Konstantin Deriugin

The following article is from The Great Soviet Encyclopedia (1979). It might be outdated or ideologically biased.

Deriugin, Konstantin Mikhailovich


Born Jan. 27 (Feb. 8), 1878, in St. Petersburg; died Dec. 27, 1938, in Moscow; buried in Leningrad. Soviet zoologist and hydrobiologist.

Deriugin graduated from the University of St. Petersburg in 1900. In 1915 he defended his doctoral dissertation. In 1917 he began teaching at Petrograd University (now Leningrad University) as a docent, becoming a professor in 1918. Beginning in 1920 he was at the Petergof Institute of Natural Science, where he was director until 1936. He investigated the hydrology and fauna of the White Sea, the Kola Gulf, the Gulf of Finland, the Neva Bay, and the relict Lake Mogil’noe. Under his guidance, marine stations were established on the White Sea and the Pacific Ocean. Together with his students, Deriugin worked out methods for multiple investigations of bodies of water and the biogeographical analysis of fauna as the basis for understanding the evolution of the sea and the history of the formation of its fauna. He was the founder and editor of the publication Issledovaniia morei SSSR (Studies of the Seas of the USSR) (issues 1-25, 1925-37). He was awarded the F. P. Litke medal.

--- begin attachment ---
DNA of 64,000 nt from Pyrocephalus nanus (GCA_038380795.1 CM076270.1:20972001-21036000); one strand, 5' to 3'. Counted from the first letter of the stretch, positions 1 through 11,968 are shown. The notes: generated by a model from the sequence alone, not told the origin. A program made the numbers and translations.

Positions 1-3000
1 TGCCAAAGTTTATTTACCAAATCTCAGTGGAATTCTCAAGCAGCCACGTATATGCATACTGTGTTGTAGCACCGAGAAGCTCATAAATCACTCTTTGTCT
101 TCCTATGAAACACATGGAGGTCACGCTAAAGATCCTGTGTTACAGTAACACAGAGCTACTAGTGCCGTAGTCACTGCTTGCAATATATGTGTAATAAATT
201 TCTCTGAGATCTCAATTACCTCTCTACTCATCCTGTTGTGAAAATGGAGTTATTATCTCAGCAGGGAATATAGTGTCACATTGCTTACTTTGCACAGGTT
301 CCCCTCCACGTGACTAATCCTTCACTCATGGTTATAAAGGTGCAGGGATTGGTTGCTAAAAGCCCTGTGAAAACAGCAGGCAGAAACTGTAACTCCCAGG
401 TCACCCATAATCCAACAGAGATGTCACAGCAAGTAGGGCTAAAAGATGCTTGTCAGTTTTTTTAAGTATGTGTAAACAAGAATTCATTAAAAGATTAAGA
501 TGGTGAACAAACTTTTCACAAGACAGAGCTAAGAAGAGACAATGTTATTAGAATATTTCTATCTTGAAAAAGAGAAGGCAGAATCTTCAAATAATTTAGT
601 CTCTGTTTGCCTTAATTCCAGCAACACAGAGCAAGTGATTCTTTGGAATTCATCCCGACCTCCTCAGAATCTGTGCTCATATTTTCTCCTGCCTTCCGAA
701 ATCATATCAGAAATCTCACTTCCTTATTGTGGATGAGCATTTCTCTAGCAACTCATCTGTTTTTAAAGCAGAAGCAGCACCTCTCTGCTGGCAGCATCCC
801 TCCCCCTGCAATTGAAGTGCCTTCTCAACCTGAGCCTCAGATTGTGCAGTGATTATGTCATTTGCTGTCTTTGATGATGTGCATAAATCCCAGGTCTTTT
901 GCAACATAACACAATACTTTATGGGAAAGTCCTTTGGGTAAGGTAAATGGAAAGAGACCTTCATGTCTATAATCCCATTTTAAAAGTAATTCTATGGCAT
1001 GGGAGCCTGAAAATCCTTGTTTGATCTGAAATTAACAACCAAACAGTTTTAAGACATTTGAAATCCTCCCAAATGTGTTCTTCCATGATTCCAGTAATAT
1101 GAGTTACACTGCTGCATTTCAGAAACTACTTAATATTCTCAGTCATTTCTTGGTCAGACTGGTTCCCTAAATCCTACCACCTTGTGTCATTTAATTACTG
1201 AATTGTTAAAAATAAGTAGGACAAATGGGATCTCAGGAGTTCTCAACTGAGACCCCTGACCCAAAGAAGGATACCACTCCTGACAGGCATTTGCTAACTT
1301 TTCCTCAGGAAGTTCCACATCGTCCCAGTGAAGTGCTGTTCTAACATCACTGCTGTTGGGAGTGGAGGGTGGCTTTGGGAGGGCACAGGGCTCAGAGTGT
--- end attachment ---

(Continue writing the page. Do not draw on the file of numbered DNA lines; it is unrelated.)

Fauna Kol’skogo zaliva i usloviia ee sushchestvovaniia. Petrograd, 1915.
Fauna Belogo moria i usloviia ee sushchestvovaniia. Leningrad, 1928.
“Osnovnye cherty sovremennykh faun morei SSSR i veroiatnye puti ikh evoliutsii.” Uch. zap. LGU, 1937, vol. 3, issue 17.


Pravdin, I. F. K. M. Deriugin (1878-1938). Petrozavodsk, 1957.
The Great Soviet Encyclopedia, 3rd Edition (1970-1979). © 2010 The Gale Group, Inc. All rights reserved.
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